There are three clocks inside the Polish Club, keeping track of the time in San Francisco, Chicago and Warsaw.
On the walls, red banners with the Polish eagle hang alongside murals of 18th-century Polish nobility, and the air smells faintly of cabbage.
It’s probably safe to say that when most people think of the Mission District, a strong Polish presence is not what comes to mind. But mixed in with the mercados and taquerias sits this large building on 22nd and Shotwell streets. The club was a meeting place for the Bay Area’s Polish community Wednesday afternoon when Poland took on Germany in the World Cup.
"It gives us a great atmosphere to watch the game," said Jakub Glodek, a Warsaw native who now attends USF. "It’s worse than a bar, because there is no tap with beer. But it’s nice to just sit and talk and watch with your friends."
About 15 Polish transplants of varying ages took a long lunch to watch the Germany game, seated around three tables as the game was projected onto the wall. When a meeting of Polish World War II veterans in the adjacent dining hall adjourned at halftime, a few more fans trickled over to provide some historical context to the rivalry.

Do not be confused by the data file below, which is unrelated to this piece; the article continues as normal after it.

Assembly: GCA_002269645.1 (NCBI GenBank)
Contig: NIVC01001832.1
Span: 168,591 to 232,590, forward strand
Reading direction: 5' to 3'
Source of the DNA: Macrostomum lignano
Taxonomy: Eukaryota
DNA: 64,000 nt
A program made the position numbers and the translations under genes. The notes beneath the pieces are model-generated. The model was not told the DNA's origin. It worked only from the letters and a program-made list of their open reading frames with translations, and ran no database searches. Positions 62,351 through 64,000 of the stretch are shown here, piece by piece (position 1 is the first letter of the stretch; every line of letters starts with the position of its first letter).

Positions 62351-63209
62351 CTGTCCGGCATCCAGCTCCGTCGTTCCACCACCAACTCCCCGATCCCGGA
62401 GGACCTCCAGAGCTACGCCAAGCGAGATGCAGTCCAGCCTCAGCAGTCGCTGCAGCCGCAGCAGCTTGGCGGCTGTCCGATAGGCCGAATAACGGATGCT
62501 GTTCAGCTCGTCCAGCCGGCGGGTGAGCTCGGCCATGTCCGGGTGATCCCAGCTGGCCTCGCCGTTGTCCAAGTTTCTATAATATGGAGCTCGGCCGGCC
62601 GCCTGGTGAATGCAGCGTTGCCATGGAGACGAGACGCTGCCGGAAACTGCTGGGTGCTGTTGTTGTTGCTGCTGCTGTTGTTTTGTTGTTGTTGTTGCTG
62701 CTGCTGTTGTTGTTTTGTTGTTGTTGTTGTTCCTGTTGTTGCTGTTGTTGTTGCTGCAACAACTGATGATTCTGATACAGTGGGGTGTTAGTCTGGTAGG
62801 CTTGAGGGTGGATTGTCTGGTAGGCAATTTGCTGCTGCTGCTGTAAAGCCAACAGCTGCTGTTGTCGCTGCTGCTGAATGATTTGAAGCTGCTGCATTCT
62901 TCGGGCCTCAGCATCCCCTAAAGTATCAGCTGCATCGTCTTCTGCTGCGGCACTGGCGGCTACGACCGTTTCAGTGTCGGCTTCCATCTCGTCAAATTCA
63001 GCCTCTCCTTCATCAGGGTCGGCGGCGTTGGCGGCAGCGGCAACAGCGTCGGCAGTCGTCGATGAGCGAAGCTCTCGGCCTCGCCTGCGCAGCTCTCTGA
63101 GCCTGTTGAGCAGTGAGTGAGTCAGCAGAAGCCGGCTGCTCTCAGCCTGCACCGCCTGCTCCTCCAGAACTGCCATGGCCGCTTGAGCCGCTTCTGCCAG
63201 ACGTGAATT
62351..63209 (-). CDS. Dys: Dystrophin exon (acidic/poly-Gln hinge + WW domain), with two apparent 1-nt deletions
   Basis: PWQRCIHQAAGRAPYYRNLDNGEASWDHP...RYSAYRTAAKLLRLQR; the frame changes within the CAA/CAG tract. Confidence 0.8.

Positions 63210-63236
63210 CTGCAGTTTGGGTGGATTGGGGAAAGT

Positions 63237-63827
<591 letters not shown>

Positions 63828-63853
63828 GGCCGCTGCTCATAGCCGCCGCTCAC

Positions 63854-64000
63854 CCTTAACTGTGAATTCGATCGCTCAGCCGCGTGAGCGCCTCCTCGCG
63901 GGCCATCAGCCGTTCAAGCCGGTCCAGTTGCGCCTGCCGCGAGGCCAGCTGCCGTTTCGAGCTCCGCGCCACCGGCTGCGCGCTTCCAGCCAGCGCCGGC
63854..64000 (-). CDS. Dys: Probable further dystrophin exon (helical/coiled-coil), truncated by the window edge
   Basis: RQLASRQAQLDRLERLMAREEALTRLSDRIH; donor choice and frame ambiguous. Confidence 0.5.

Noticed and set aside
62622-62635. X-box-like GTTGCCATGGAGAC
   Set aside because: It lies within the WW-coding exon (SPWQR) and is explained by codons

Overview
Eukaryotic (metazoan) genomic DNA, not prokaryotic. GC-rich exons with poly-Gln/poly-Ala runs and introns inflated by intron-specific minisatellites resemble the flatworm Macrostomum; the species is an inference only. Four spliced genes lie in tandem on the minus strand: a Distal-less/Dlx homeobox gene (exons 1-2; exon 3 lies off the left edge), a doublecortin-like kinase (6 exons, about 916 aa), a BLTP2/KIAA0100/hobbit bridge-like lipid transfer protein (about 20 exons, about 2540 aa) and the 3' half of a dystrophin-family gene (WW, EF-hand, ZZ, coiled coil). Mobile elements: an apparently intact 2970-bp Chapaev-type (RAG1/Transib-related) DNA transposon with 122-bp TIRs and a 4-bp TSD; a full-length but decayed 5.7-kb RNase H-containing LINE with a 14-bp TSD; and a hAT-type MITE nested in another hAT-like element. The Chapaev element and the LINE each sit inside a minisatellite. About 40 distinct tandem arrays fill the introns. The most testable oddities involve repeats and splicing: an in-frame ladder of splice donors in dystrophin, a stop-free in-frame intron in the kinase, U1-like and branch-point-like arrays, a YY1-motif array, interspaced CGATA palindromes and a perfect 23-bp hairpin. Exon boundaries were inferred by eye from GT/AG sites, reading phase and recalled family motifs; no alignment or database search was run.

The club is typically used for casual get-togethers and monthly potlucks, and it was obvious those in attendance were comfortable with their surroundings. Several went to the large kitchen to fix sandwiches, while a few brought beer to remedy the lack of a keg. Comments about the game would begin in English ("Come on; OK") and trail off into Polish diatribes that would draw a chuckle from the crowd.
There was a lot at stake for Poland,especially considering it had suffered a shocking 2-0 defeat to Ecuador in its first game. The team was on its heels much of the match, but drew praise for its sturdy defensive play until stopping time, when Oliver Neuville scored for the Germans to win the game 1-0.
"Oh well, we just weren’t lucky today," Marek Wrotkowski said. "But it’s a great time to just meet up and talk."firstname.lastname@example.org